90 percent of them.Upendra Varma:
Okay. So now my question goes right. So all I'm understanding is right to a couple months back, you, you came up with this bunch of landing pages that users are searching for. And now like you've, you've like, you've seen 3000 users in what, like three months, like that, that just looks too, too amazing. Right. So like, what, like what, what's, what's the secret sauce here? Right. So what's been working here? Was this just, you know, what's your keyword strategy or can you just talk about that?Adam Stone:
Yeah. I mean, so we're fortunate because we've got a lot of different combinations of keywords, right? Connect Slack to my HubSpot account. You know, that would be one of them. Connect WhatsApp to Telegram would be another one, right? And then there's the more business oriented ones, like you could imagine. Connect Slack to Microsoft Teams would be a valuable one. That one actually I don't think is our highest volume and that probably is a little more competition, but really the competition is nonsense because nobody's doing what we're doing. So, um, it's a difficult problem that we've had to solve. It took us about a year of development where it should have taken three months. Um, yeah, so I think it's a combination of good SEO strategy and having a product in a niche that is sort of not really looked at. I think that's the idea of SaaS, right? You want to have a software in a space where you have a niche. And I think SEO is a really good way of validating that.Upendra Varma:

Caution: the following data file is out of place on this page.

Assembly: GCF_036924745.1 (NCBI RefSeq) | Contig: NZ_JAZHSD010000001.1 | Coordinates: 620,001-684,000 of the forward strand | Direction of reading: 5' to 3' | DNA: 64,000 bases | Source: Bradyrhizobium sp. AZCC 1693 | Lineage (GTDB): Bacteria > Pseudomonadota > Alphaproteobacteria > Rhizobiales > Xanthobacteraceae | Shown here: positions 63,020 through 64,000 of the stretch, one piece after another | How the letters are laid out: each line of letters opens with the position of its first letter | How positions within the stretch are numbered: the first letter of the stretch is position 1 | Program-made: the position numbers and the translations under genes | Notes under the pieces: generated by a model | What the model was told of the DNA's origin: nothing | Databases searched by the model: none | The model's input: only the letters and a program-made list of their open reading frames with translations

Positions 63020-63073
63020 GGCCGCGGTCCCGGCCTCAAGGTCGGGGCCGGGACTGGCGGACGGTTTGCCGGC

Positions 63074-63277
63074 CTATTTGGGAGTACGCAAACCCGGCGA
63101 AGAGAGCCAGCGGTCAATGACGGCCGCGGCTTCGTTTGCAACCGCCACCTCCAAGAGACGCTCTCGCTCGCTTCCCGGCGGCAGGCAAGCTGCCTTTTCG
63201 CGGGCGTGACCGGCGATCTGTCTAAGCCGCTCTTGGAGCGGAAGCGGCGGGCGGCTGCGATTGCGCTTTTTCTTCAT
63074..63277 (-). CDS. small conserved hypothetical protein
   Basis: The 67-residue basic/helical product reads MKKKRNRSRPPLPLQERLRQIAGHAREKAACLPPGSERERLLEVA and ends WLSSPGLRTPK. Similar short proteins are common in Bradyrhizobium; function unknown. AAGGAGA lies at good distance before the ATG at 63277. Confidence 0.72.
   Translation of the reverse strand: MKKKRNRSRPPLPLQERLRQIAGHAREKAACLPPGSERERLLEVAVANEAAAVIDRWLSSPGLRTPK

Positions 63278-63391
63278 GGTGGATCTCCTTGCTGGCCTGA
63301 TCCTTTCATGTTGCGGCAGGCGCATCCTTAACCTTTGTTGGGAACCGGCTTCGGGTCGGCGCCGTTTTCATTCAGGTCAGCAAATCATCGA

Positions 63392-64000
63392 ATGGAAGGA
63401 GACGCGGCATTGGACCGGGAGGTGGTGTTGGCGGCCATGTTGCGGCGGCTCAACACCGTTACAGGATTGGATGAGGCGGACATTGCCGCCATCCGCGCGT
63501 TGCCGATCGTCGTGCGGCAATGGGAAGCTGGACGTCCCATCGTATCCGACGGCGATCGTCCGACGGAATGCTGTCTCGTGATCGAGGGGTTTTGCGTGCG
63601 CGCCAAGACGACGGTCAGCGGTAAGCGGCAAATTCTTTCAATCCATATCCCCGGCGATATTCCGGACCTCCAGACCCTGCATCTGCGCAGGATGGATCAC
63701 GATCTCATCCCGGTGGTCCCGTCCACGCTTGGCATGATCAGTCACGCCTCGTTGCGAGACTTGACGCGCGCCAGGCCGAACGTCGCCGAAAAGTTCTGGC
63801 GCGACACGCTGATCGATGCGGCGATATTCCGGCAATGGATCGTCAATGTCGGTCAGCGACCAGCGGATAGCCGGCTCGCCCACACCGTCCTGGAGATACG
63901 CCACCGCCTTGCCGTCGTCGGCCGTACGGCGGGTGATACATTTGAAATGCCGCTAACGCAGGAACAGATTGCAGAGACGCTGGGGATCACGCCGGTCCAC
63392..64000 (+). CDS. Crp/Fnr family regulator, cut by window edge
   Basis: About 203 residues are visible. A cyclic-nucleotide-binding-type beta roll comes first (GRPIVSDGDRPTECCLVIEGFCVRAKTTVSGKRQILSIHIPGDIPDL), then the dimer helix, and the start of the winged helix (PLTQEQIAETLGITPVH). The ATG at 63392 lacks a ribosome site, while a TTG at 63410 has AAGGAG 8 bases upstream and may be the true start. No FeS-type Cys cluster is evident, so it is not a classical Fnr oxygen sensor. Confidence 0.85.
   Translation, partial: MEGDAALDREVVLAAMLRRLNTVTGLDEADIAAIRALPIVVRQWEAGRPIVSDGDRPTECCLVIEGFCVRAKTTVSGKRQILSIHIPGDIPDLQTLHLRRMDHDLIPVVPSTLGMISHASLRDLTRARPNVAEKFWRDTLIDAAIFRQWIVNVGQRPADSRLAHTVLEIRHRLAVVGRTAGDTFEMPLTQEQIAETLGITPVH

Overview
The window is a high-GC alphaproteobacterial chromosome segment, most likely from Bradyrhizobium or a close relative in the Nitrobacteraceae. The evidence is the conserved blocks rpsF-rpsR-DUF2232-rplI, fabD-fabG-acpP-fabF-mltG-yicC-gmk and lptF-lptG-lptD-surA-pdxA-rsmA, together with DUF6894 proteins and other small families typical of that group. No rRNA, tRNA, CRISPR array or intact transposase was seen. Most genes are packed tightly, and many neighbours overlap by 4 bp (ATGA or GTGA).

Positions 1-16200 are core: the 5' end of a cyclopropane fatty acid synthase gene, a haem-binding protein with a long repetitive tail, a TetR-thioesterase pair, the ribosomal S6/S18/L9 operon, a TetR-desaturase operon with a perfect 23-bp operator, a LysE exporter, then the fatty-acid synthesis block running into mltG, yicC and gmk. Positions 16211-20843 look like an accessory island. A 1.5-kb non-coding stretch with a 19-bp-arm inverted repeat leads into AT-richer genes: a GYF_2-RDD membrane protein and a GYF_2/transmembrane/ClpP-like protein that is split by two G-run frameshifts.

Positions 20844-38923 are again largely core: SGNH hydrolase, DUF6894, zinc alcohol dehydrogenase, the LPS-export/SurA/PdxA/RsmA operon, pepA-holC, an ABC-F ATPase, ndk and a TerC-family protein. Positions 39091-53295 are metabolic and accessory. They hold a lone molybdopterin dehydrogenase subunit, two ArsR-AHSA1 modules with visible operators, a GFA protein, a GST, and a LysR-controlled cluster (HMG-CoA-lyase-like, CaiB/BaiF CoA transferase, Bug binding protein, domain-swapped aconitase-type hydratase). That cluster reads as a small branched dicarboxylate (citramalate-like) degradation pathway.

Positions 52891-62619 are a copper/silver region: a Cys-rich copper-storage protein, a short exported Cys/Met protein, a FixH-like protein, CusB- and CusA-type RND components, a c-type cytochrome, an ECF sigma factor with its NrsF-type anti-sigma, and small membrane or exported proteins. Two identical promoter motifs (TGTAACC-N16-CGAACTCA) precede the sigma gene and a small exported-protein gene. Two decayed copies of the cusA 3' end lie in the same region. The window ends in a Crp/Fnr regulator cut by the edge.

So essentially connect X to Y that's, that's the keyword that you've been focusing with X and Y being your variables. And then you've got whole bunch of, you know, iterations and then you've just built landing pages for all of those. Right. And that's driving almost all of your traffic today.Adam Stone:
Yeah, you could say that.Upendra Varma:
That's, that's wonderful. Right. So, and like, what's the plan going forward? And just tell me, right. Have you managed to convert any of these, you know, free users to page users? Is there a good conversion rate there?Adam Stone:
Yeah, while we've been on the call, someone signed up.Upendra Varma:
So can you quantify, are you comfortable with that?Adam Stone:
Uh, can I, sorry, say that again?Upendra Varma:
for every hundred users signing up, right? So how many of them are actually ending up on your paid plan today?Adam Stone: